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[IMAGE DESCRIPTION: A black and white photo of two horses nuzzling.]
Beth Anstandig's picture

The ranch is my office where my horse, dog and other animal herds are my teachers and co-facilitators. They help me see myself as a human animal and shift how I take care of myself and how I show up in my relationships and work. 

As mammals of the human variety, we’ve been profoundly socialized out of our animal tendencies and flooded with stimulation to our nervous systems. This has resulted in a survival-based numbing of those animal sensitivities that long ago guided our daily lives. With practice, space, quiet, and the unintentional guidance from others in the animal kingdom, we can reclaim some of our precious instincts. Among the most of important of those is the art of human whispering.

Consider one of my mares, Riva, who we sometimes we refer to as “the street mare” because she was actually picked up as a stray. With Riva, and other animals, we don’t have words to exchange our life stories. Instead, we have walked through all kinds of experiences together and how she responded with her body told a whole lot about her history and who she is.

Even with the gentlest touch, when I first started leading her with a halter (think of it as a collar), she would shake her head violently like her face was under attack. That’s part of her story. I don’t know what happened, but she showed me she has a sensitivity. Each time I led her and with each point of contact, she showed me who she was as an individual through her sensitivity to touch and pressure. I listened and responded by lightening my hand as much as I could, letting her know, “I hear you. I see you.” With each activity, she would show me another layer of herself. By my quietly waiting, paying attention, and listening, she revealed another chapter to her story. 

My experience with Riva reminded me of Parker Palmer’s work and this passage of his writing, “If we want to support each other’s inner lives, we must remember a simple truth: the human soul does not want to be fixed, it wants simply to be seen and heard. If we want to see and hear a person’s soul, there is another truth we must remember: the soul is like a wild animal – tough, resilient, and yet shy. When we go crashing through the woods shouting for it to come out so we can help it, the soul will stay in hiding, but if we are willing to sit quietly and wait for a while, the soul may show itself.”

While Riva wasn’t a wild animal when we first met her, the essence of her wildness was something she learned to guard. But in the past, too many approached horse training from the old paradigm of “breaking” animals through intimidation, pain, and control. Relationships were based in fear, not in trusting partnership. Thankfully, that’s changing, and more people have found horses have something to teach humans. Some refer to it as horse whispering, which is pretty accurate. We have to be willing to close our mouths, set aside our stubbornness, listen, and learn. We have to speak their language. They have so much to say!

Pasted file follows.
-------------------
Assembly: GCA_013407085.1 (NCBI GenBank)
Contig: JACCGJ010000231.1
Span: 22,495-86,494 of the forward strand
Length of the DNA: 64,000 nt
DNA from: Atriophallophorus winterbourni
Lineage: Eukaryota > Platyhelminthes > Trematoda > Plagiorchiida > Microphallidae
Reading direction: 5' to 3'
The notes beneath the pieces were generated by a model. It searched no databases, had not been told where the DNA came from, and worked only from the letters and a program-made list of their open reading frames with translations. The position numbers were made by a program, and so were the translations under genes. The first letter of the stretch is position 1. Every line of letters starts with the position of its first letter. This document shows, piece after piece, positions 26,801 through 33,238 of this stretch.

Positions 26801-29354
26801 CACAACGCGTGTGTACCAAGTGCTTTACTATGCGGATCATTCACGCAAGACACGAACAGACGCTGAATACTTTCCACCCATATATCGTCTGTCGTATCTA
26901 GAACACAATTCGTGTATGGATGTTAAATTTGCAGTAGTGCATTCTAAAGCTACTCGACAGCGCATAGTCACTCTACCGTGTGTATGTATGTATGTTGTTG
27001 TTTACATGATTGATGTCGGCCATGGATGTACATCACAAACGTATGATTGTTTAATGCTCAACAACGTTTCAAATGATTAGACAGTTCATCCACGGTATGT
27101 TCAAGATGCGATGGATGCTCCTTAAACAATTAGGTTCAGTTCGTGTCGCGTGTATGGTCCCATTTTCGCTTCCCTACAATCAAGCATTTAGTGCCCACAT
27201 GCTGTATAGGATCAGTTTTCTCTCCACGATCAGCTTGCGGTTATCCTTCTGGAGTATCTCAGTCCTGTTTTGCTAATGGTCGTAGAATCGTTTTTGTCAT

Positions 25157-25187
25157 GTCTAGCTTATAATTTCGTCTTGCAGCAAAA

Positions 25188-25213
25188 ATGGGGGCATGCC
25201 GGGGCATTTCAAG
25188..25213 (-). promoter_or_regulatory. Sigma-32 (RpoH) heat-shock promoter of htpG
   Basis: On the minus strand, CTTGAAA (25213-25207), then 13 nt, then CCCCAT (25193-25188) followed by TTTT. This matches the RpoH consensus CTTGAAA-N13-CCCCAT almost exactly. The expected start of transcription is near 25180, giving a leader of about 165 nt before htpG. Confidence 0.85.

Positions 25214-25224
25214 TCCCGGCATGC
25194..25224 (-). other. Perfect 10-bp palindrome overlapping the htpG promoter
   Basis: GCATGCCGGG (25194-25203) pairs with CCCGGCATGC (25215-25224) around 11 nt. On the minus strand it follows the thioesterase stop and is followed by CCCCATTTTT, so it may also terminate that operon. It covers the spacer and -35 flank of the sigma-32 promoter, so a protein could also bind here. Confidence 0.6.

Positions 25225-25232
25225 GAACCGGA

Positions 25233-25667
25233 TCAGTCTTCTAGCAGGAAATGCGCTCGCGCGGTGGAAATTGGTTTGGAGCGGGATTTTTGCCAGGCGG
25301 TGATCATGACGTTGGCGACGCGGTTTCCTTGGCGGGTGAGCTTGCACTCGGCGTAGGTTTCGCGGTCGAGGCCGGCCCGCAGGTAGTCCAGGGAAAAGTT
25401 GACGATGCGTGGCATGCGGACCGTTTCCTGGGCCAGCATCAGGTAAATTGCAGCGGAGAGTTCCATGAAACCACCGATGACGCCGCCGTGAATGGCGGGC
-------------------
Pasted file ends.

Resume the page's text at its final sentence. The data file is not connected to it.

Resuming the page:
Too often we lead and show up in our relationships with complete ignorance. We plow through each other’s sensitivities like heavy machinery. We have been “breaking” each other.  With a slight pivot, we can become human whisperers, changing our approach to relating in some simple but profoundly effective ways. The art of mindful relating, with horses or humans, involves some essential capacities to expand or skills to practice:

1. Assume there is a story. Everyone has a story, good or bad. Be prepared to look for it so you can get to know what others have walked through and who they are.

2. Lighten your touch. Horses love the soft feel of our hands. It turns out people don’t like it if you knock down the door of their spirit and come crashing in. We really need to respect, honor, and learn how to soften and slow down our approach in relationship.

3. Keep a curious mindset. Listening carefully and observing goes a long way. But when we take personally what we see or take too much responsibility for other people’s stories, we can no longer see them accurately. It’s called projection and it’s a huge problem for humans. Allowing others to have a separate but relevant experience in the world without inserting ourselves is one of the kindest relational moves we can make.

4. Be patient. People may need to show you or tell you their story many times. Making meaning of our experiences is unique to our human mind and it’s how we process who we are. It’s how we learn and how we heal. Listening without judgment and without trying to fix allows others to feel seen without feeling broken.

5. Slow down and be quiet. It’s simply impossible to increase our awareness of ourselves or our relationships if we are too busy, allowing too much noise or stimulation into our lives, or moving too quickly. Horses are great role models for setting a wise pace. They graze for 20 hours per day. It’s a slow and steady and peaceful progression through the world. Most people are shocked when they are finally able to slow down. Our worlds are full of amazing moments all day long. And, when we change our pace, we’re able to experience those moments, have a deeper connection to ourselves, and we can be much more available to relate more intentionally with the world of living things around us.

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